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European Green Transition picks London to dig for key metal success

The group will focus on distressed or under-valued green assets across Europe.
The group will focus on distressed or under-valued green assets across Europe.

A company claiming to be sitting on what could become Europe’s first rare earths mine has chosen to list on London’s AIM market.

European Green Transition (EGT), a self-described ‘green economy asset developer’, is eyeing the development of a portfolio of European assets, with a particular focus on distressed and/or undervalued assets, including key metals and materials as well as solar and wind projects.

Led by a consortium of IPO veterans across the science and energy spaces, the group sees London as the prime base to begin taking advantage of a global market that is estimated could reach $21bn (£16.4bn) with the next decade.


Cathal Friel, EGT co-founder, said: “We have chosen to list in London as we are very confident in its depth of capital and talent, and its unique understanding of green economy projects.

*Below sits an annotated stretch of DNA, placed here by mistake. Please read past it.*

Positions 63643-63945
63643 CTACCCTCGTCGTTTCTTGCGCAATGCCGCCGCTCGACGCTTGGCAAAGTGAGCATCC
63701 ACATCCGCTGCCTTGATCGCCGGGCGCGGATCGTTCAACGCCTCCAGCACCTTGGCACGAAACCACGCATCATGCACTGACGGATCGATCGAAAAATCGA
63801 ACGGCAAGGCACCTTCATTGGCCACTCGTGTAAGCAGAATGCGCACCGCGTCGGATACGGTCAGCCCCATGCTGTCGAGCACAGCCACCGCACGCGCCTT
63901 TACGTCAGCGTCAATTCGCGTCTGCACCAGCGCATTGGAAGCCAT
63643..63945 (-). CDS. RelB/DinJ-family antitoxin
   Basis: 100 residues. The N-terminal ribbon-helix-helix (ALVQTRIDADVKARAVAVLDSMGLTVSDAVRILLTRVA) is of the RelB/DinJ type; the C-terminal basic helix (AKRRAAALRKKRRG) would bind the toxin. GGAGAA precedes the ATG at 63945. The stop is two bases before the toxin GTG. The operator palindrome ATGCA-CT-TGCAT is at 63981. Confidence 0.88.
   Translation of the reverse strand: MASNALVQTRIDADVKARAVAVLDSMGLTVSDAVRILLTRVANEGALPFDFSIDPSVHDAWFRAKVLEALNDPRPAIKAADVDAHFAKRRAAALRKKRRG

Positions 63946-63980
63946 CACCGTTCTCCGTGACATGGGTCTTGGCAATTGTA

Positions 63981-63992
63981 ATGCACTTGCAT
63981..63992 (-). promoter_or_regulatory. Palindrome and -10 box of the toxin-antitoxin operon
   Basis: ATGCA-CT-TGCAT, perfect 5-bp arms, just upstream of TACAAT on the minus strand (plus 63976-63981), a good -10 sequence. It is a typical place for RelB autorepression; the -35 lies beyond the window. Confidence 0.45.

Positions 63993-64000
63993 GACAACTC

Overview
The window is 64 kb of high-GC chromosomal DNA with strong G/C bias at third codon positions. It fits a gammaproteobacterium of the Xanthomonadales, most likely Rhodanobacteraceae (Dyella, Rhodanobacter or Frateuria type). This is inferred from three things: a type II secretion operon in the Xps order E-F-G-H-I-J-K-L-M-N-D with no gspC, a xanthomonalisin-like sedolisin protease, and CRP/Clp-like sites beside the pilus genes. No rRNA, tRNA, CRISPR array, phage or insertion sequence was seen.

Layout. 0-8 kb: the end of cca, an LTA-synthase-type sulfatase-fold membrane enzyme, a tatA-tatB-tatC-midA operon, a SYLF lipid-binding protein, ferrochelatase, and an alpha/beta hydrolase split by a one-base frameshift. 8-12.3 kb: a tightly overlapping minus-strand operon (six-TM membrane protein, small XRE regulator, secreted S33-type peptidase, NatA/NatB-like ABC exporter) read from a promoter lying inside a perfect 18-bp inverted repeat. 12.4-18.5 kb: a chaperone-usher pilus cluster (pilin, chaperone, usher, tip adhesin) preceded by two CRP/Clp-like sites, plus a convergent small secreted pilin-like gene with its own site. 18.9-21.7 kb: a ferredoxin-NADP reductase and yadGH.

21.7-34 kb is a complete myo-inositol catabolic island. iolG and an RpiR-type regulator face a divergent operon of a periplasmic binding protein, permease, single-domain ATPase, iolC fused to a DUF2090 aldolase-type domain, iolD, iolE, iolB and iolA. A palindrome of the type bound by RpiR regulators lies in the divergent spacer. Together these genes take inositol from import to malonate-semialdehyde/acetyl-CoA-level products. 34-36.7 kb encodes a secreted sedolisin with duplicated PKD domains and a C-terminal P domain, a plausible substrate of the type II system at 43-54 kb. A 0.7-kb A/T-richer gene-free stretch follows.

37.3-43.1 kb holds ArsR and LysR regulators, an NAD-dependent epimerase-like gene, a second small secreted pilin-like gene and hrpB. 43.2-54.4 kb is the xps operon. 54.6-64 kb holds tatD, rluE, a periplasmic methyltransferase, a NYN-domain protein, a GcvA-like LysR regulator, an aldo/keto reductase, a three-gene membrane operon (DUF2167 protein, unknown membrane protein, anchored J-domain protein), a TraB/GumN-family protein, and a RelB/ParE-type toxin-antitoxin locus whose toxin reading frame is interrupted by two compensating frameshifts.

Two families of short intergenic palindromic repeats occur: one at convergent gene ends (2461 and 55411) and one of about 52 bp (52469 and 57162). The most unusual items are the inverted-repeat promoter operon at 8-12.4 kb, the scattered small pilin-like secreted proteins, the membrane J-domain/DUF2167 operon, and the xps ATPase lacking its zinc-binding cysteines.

“London is a world leading capital market for small cap companies, and in particular for European-focused businesses with strong credentials to support the energy transition, such as European Green Transition.”

The firm underwent a name change from European Green Metals to EGT earlier this month and its principal asset is the Olserum rare earth element (REE) project in Sweden.

REEs are a set of 17 metallic elements deemed crucial for the green transition for their usage across electric vehicles and wind turbines and EGT says the site has the potential to become Europe’s first operating rare earths mine.

EGT does not intend to operate a mine at the site, but monetise the asset “through sale or partnership with financial institutions or industry players.”

It also said it expected to benefit from the European Critical Raw Materials Act (CRMA), which has been established to address critical supply shortages in Europe and sets parameters around extraction, refining and processing, recycling and external sourcing of critical minerals for the EU.

The company also owns copper and graphite assets in northern Sweden and critical mineral projects in Saxony, Germany.

No timeline or financial terms of the listing was provided by the company.

Last week, embattled mining giant Glencore shook off stirring talk from an activist investor that it should shift its listing from London, the de facto home of mining listings, to Sydney to jump-start its share price.